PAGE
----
Motricity Completes IPO, Settles For $50M

Motricity found a limited appetite from Wall Street for its IPO, but it decided to seal the deal anyway. The Bellevue, WA-based maker of wireless technologies completed its IPO, by selling 5 million shares at $10 apiece.

That offering is a long shot from what Motricity (NASDAQ: MOTR) originally hoped it would fetch when it embarked on its IPO quest in January. Back then, the company hoped to raise as much as $250 million. It scaled back its ambition to about $85 million heading into this week, and ultimately settled for $50 million.

Before the IPO, Motricity kept a low profile in the local tech community. It moved to Bellevue in late December 2007 when it acquired the mobile division of Infospace for $135 million. But ever since, the company has quietly been making an increasing impact in the wireless business. The company’s mCore platform is now being used by four of the world’s 10 biggest global wireless carriers, and provides customized access to the Web for 35 million people a month using wireless devices, as I pointed out in Monday’s IPO preview story. Motricity generated $113 million in revenue a year ago, and posted a loss of about $16 million.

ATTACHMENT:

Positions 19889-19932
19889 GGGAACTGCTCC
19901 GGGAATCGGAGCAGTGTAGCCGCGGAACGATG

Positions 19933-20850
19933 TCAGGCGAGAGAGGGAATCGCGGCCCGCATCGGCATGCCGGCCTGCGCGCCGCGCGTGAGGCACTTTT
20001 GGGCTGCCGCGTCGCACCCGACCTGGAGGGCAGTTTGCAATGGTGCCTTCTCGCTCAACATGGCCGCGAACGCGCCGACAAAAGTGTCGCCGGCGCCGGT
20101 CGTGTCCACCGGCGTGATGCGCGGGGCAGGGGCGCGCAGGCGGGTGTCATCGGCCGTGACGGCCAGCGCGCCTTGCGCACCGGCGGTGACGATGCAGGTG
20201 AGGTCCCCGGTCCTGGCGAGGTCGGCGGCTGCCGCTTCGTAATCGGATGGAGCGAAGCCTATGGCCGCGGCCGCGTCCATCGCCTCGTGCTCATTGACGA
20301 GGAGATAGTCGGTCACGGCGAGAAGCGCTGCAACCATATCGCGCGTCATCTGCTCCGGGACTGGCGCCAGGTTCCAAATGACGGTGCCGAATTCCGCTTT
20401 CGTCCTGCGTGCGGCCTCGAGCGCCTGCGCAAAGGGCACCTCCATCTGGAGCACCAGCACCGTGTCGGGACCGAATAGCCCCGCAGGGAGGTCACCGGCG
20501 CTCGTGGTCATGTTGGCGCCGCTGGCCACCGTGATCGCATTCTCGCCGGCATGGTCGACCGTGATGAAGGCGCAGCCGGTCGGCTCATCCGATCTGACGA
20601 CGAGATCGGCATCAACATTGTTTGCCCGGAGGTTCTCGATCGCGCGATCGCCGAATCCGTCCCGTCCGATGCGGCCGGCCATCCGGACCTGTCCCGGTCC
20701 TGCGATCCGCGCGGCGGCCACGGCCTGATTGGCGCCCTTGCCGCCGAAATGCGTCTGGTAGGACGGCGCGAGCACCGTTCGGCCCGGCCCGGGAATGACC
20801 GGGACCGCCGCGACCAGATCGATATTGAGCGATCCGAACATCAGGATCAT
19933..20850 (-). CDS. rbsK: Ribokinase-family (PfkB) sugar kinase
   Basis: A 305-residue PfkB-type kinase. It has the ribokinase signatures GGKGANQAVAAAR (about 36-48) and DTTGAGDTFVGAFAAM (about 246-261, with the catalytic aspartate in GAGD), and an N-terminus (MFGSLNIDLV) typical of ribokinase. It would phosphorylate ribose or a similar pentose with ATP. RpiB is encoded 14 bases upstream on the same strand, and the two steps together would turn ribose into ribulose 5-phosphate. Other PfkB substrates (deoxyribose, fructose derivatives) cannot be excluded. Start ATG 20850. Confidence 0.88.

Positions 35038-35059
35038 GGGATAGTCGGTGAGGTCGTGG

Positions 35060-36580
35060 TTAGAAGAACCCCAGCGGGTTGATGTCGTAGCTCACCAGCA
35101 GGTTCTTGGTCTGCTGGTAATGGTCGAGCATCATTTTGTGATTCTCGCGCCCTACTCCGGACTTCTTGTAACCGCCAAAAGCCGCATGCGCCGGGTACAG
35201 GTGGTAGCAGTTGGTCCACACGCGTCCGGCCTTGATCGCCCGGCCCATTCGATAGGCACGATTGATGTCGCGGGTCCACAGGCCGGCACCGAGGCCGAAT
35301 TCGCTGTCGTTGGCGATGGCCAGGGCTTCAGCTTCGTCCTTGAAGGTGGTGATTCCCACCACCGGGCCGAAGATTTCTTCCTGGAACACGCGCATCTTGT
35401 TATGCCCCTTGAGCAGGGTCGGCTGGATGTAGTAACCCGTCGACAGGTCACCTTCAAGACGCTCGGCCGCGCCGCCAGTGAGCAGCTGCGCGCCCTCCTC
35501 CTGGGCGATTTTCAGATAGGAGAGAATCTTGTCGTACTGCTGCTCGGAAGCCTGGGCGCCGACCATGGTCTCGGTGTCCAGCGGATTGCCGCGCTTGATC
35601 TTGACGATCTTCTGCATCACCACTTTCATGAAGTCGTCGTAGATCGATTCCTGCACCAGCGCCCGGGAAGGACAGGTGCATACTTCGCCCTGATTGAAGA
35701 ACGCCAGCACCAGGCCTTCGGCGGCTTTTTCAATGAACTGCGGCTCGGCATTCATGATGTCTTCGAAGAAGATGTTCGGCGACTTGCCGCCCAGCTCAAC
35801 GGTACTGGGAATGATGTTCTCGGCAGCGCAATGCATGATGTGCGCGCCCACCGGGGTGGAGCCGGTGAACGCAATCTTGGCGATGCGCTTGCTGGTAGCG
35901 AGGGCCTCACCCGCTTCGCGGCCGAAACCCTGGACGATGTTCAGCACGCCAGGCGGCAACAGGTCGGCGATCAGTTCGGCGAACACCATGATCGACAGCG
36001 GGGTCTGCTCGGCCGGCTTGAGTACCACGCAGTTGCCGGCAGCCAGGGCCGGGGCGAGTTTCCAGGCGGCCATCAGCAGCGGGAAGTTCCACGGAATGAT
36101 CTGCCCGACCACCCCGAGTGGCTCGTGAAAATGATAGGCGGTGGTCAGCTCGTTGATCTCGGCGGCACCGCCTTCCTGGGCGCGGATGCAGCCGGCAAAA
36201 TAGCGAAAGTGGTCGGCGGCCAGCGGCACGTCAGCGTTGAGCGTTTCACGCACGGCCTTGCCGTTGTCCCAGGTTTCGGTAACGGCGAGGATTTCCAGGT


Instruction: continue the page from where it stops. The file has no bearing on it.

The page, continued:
The Motricity deal will create some new liquid assets for some prominent people. Advanced Equities was the company’s biggest shareholder with a 28.6 percent stake heading into the deal, followed by billionaire investor Carl Icahn (13.8 percent), Technology Crossover Ventures (10 percent), and New Enterprise Associates (9.8 percent). Ryan Wuerch, 42, the company’s chairman, CEO and founder, personally has 1.5 million shares, about a 4.8 percent stake, according to the prospectus. Motricity had 355 employees as of March 31.

As always, the true story of an IPO’s success can’t completely be written until some time passes. We’ll have to watch whether it trades up or down today on the NASDAQ, and how it does next month, next year, and the next five years. But just watching how Motricity went through the wringer has got to make a lot of investment bankers and entrepreneurs pause for a while to see if they really want to go through with what can be a humbling ordeal.

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